Critiques: Your Demo Reels

The following example demo reels accompany "The Actors Voice" column by Bonnie Gillespie posted here:

"Critiques: Your Demo Reels"

Click on any still to launch the .mov demo reel file associated with it.
Kalimba's reel is pretty good. SpeedReels seem to save your name 'til the end and offer no contact information whatsoever, which you'll see me harp on several times in this week's column. At least give me a URL so I can visit your site for more info, if I'm watching your reel on my local drive or away from your site for some reason. I generally like a show title (or film title) in the lower-third of a clip (just to let me know what I'm watching), but because only your first clip has one, it feels out of place. I'd lose it altogether, if you're not going to do it throughout. I'm not entirely sure, but the last clip (the job interview) seems off-brand. I'd lose that clip and end with the "unit with my class" scene. It's funny and I wanted more. Not a huge fan of the cooking show clip in which you're wearing a wig. I'd either put that after the eHarmony spoof or lose it altogether. Still, these are nitpicky issues, seeing as the reel has two of my favorite components: It's SHORT and it edits a series regular down to a supporting player in your scene. Seriously, Lisa Kudrow supported you very well in YOUR scene. That's exactly what good reel editors can make happen! I generally like Scott's reel, but I have a question. How dated is that priest clip? I love it, but I worry it's not your current look or brand, so to lead with it is a bit odd. Maybe save it for a clip after something in your current look/type area. Also, the music cuts out too cold on that clip. The blowhard clip is good. The Comedy Central clip, I'd lose (or save a bit of that for a montage at the end). The scene in the room with the bugs is over the top, but that may be a character (and brand) you go out for quite a bit, so of course, you need to keep that too. I don't like the no-dialogue razorblade clip. It's just not necessary, and could also go in a closing montage, if you really wanted to keep it for some reason. Love the cute kiss ending scene, but it cuts out just a hair too soon. Leave us with a bit of a button and the moment after, so we can let it sink in. Not too long, of course. Oh, and I adore that your opening card is your headshot--so we know who we're checking out, right away--and your name and union status. Overall, well done!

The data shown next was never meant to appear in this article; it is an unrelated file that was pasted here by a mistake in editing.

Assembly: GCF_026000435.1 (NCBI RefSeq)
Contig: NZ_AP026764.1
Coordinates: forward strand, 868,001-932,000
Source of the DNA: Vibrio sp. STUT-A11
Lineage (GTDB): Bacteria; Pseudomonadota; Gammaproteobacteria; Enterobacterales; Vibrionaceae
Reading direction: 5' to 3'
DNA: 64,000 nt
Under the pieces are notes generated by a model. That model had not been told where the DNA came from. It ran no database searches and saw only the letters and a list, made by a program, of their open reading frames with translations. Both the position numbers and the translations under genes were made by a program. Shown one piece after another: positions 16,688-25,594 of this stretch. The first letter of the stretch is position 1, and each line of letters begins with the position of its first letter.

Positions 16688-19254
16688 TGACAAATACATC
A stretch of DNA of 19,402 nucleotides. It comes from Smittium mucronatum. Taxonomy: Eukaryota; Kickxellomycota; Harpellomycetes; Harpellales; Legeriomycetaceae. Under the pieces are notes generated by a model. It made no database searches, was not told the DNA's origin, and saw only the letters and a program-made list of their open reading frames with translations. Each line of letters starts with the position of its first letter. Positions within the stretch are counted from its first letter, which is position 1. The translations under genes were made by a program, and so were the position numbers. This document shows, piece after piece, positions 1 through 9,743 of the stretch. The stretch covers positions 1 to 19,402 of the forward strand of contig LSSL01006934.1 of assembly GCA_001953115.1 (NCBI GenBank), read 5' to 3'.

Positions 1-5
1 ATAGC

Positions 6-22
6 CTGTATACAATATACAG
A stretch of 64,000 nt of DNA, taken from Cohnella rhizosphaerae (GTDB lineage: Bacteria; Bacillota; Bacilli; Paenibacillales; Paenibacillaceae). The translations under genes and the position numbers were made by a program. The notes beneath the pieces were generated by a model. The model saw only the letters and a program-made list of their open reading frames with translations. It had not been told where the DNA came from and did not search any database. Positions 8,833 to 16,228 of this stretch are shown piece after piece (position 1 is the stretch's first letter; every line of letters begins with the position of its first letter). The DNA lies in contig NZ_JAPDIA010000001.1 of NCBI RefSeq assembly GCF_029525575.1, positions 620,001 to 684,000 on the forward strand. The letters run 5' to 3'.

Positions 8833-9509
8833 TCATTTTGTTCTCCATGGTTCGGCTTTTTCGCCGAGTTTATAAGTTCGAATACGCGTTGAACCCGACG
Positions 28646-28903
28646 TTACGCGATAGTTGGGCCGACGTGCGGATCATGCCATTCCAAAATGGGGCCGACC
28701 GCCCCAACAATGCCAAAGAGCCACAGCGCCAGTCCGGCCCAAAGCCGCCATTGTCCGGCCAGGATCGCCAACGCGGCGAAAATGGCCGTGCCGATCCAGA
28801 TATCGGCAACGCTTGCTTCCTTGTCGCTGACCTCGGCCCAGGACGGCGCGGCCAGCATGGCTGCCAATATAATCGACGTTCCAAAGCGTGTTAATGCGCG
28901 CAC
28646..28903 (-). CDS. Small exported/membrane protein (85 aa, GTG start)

Okay, Brandi got work on a reality show, which is more and more common for actors these days, but I'm not thrilled with how you've chosen to present your work on that show as a showcase of your acting ability. I think it's great that you--out of all the folks that participated on the show--were invited to do press with the show's host on a local news show, but that's something to mention in a cover letter. Or it's a blurb on your website, along with a still from that visit. As a clip, it's just not telling me anything about you as an actor. You could use a bit in a montage at the end of a reel, perhaps, and use the clip from the show itself on a dedicated reality show/personality reel (not an acting reel), but to use this whole news segment is overkill. It's of greater value as a mention, rather than as a full display of how the show was. That said, I know you're using placeholders until you get your footage from actual acting work you've shot, so I get the why and trust you'll yank this as soon as you get more substantive examples of your acting chops.

Here's a great example of a reality show/personality reel from Chanté. The footage is re-edited to be all about you, which is exactly what I'd hope you'd do, no matter where your footage comes from. This has nothing to do with the way the show aired and everything to do with showing us who you are. Excellent! The only thing I'd recommend, here, is removing the clip from the film in which you play a TV reporter. It's mixing messages. You've given us three reality show/personality clips and then one that is of you, acting. Sure, you're acting like a reporter, which could go on this sort of reel, but because it's you portraying a role rather than hosting a show, I think it needs to go on a separate acting reel (one which contains no reality show clips--except perhaps in a montage at the end of the reel, if you must). Still, a fun reel and one that helps me get you.